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Comment of the Week

After the cuff is tied, the cells and tissue distal to the cuff will continue consuming ATP (ATP->ADP), but no fresh blood will be delivered to “clear” what will be an accumulating amount of ADP and other metabolites. ADP (=Adenosine) is itself a proxy of consumption and drives vasodilation of arteries! (Evolution is smart!) Increasing ADP/Adenosine in a “local environment” is a signal to the body that a lot of consumption is occurring there; thus, arteries and arterioles naturally dilate to increase blood flow rates and “sweep away” metabolic byproducts.


          —drdoom, nbme24/Block 3/Question#2

Lol of the Week

Which of the following reasons is why this question is bull?

1) Using the word "cyclic" instead of tricyclic for clarity

2) Knowing all of epidemiology of all drugs

3) having to reason out that anticholinergic effects are probably the worst over alpha1 or H1 effects to no certainty.

4) The crippling depression of studying for days-to-weeks on end to probably do average on the test.


          —seagull, nbme22/Block 2/Question#36

Recent comments (see more)

... weenathon made a comment on nbme20/block2/q#12 (An 80-year-old man with type 2 diabetes mellitus is...)
 +0  upvote downvote
submitted by weenathon(1)

Diabetics get peripheral neuropathy from glucose damaging Schwann cells. For what I believe is an unconfirmed reason, T2DM patients tend to see parasympathetic autonomic neuropathy before sympathetic.

The hypogastric nerve carries sympathetic innervation to the posterior urethra and is responsible for ejaculation.

Inferior rectal nerve is a branch of the pudendal nerve that innervates the external anal sphincter and provides sensation below the pectinate line. A peripheral nerve problem with this nerve would cause the sphincter to remain relaxed and cause incontinence, not constipation.

Pelvic splanchnic nerves are parasympathetics (craniosacral outflow). If he is constipated, his rest and digest (parasympathetic) system is not working.

Perineal nerve is a branch of the pudendal nerve. It has both motor and sensory, is involved in the external anal sphincter, urethral sphincter, and is responsible for conscious sensation of the need to urinate.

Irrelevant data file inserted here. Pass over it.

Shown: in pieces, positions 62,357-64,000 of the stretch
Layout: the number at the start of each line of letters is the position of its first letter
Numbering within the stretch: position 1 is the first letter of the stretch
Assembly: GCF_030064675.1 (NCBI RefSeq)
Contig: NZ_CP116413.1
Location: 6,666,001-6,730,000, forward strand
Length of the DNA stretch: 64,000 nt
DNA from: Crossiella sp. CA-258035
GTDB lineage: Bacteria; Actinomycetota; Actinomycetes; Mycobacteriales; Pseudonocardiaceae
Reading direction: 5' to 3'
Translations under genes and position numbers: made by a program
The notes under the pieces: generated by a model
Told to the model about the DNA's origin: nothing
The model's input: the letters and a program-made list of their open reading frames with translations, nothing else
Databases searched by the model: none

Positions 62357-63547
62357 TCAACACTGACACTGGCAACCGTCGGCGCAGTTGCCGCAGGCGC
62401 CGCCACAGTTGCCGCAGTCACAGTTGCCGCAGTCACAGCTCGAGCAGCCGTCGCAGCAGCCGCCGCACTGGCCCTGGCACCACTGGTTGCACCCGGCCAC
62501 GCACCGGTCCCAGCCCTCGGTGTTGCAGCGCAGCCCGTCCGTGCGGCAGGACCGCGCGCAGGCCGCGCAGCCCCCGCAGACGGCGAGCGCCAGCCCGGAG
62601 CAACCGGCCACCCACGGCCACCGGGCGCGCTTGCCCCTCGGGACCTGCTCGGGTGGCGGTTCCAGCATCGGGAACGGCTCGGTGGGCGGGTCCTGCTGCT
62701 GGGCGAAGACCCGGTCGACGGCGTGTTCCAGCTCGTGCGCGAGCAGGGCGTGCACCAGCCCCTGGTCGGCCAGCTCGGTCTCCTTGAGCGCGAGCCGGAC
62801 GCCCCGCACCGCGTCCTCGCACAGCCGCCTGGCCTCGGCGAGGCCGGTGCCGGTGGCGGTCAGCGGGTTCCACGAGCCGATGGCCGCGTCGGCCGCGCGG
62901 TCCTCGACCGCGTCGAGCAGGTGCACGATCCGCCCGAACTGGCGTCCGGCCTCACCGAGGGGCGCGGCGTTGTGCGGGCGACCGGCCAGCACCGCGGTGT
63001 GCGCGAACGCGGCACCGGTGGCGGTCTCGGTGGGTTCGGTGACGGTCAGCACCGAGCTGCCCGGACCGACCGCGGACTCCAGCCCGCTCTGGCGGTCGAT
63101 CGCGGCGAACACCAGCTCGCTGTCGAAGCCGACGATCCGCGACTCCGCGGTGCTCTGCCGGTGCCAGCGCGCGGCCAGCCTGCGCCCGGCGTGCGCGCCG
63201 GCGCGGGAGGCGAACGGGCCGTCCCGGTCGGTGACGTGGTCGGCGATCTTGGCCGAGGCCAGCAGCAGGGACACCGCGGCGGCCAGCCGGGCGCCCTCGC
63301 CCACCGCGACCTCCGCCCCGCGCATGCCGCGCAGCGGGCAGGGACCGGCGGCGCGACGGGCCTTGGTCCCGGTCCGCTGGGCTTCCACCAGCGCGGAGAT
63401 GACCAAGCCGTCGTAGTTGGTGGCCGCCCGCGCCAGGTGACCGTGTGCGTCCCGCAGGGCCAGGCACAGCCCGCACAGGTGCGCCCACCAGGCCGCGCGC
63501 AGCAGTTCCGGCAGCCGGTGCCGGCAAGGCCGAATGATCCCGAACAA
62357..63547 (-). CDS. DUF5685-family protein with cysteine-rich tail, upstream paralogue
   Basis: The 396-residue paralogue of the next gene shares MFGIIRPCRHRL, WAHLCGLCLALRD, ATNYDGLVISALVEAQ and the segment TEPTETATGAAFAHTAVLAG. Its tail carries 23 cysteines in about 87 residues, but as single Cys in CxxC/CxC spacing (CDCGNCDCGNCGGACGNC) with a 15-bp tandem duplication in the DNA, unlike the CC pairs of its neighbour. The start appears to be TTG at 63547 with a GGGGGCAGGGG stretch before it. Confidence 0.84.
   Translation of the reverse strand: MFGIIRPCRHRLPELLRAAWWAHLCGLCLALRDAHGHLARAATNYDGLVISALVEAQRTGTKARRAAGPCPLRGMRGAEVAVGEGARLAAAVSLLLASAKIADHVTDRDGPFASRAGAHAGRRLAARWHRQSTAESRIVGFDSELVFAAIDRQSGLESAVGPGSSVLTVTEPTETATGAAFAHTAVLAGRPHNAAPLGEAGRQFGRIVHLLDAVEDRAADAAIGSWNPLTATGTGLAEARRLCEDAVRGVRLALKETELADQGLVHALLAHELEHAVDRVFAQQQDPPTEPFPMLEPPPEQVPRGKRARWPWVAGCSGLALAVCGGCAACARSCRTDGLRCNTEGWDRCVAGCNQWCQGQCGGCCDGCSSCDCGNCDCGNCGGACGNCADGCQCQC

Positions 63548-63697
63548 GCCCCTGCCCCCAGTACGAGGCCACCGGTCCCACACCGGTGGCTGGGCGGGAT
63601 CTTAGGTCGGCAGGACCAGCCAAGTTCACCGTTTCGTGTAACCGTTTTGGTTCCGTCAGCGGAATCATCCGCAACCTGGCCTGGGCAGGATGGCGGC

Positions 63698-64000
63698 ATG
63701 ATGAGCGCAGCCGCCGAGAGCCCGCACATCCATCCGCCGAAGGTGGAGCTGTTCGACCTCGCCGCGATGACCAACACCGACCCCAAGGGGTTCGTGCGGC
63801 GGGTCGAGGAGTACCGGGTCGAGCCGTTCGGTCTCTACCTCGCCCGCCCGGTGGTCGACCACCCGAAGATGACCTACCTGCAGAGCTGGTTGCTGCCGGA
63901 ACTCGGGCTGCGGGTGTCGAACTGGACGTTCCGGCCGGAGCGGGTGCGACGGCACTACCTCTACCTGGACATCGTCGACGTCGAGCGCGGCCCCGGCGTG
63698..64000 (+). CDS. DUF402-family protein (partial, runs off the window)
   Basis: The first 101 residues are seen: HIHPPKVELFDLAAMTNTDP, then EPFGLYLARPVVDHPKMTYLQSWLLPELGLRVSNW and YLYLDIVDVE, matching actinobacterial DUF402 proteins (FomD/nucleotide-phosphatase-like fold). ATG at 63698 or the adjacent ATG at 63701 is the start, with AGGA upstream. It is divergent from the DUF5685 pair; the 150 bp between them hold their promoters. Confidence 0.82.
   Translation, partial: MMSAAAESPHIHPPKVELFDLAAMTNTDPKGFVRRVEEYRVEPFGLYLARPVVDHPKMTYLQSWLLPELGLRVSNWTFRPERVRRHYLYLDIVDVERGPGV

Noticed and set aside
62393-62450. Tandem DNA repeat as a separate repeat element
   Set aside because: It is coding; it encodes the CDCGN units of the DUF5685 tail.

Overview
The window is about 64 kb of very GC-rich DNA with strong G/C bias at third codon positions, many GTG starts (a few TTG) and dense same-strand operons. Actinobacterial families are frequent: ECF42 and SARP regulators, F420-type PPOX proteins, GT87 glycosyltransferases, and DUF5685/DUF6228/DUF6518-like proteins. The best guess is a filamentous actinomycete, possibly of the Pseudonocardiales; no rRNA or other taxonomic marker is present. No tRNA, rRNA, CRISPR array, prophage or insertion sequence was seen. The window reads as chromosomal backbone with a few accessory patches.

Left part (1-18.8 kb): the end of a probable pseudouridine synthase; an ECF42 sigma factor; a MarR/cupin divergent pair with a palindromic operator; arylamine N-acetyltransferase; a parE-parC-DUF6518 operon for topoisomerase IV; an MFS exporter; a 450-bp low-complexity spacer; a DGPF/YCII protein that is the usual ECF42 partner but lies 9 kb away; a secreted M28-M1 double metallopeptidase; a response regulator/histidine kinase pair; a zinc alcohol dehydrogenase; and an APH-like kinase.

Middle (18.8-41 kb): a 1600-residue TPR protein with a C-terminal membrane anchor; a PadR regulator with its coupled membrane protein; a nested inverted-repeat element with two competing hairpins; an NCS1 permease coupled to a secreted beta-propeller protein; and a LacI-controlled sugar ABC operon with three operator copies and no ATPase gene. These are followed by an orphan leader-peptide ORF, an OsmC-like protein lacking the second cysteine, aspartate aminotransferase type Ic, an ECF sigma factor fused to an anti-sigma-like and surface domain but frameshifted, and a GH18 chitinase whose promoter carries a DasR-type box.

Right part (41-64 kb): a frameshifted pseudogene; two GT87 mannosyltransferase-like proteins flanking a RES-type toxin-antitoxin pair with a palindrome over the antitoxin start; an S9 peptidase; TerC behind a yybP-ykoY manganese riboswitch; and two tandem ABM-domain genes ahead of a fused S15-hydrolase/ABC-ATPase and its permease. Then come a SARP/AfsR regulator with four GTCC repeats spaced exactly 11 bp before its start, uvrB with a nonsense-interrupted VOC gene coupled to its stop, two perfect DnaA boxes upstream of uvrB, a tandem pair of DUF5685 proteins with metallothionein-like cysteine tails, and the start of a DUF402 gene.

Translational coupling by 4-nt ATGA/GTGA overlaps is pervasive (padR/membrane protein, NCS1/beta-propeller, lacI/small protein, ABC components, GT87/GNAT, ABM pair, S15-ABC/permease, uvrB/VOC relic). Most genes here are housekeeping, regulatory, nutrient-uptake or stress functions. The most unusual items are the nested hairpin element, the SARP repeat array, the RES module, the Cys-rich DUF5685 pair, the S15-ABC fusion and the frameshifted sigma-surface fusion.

Sacral sympathetic inhibits peristalsis, and contracts internal anal sphincter to maintain continence.

... bbr made a comment on nbme20/block3/q#20 (A 67-year-old woman comes to the physician for a...)
 +0  upvote downvote
submitted by bbr(0)

Another way to think of this: She has a strong family history, so we are thinking she probably does indeed have this mutation (probably a True Positive). Our fear, would be we do the wrong test and aberrantly tell her that she is in the clear (False Negative). Having a high False Negative would be deleterious to this patient, and plugging this into a 2x2 table gives a low sensitivity (TP/ TP +FN).

... hungrybox made a comment on nbme21/block2/q#21 (A 35-year-old woman undergoes flexible...)
 +1  upvote downvote
submitted by hungrybox(586)

A: Anterior to the nasolacrimal duct → angular artery* pic1 pic2

B: Distal to the vestibule → respiratory region/nasal airway proper pic

C: Inferior to the hiatus semilunaris → uncinate process pic

D: Posterior to the middle concha → sphenoid sinus pic

E: Proximal to the fusion of the hard and soft palate → horizontal plate (of palatine bone) pic

F: Superior to the superior concha → sphenoethmoidal recess pic


*I was really conflicted on what this could be referring to. Ultimately, I thought angular artery aligned the best with being anterior to the nasolacrimal duct, but I'm not 100% sure.

other things I considered: maxillary bone, inferior concha

... buttercup made a comment on step2ck_form7/block2/q#18 (A 55-year-old woman with known metastatic breast...)
 +0  upvote downvote
submitted by buttercup(0)

Breast cancers are one of the most common malignancies to be associated with hypercalcemia. Most often the hypercalcemia is due to osteolytic metastases and hence portends a bad prognosis. A significant number of the patients with breast cancers (up to 15%) show hypercalcemia in the absence of metastasis.

Hypercalcemia is relatively common in patients with cancer, occurring in approximately 20 to 30 percent of cases. It is the most common cause of hypercalcemia in the inpatient setting.

... buttercup made a comment on step2ck_form7/block1/q#40 (A 50-year-old woman with a 5-year history of...)
 +0  upvote downvote
submitted by buttercup(0)

Beck's triad: muffled heart sounds, jugular vein distension, and electrical alternans. This patient has cardiac tamponade. The fluid has to be removed.

A pericardial window is a cardiac surgical procedure to create a window from the pericardial space to the pleural cavity. The purpose of the window is to allow a pericardial effusion (usually malignant) to drain from the space surrounding the heart into the chest cavity.

... joexoticsprintedshirt made a comment on nbme23/block4/q#32 (A 42-year-old woman comes to the office because of a...)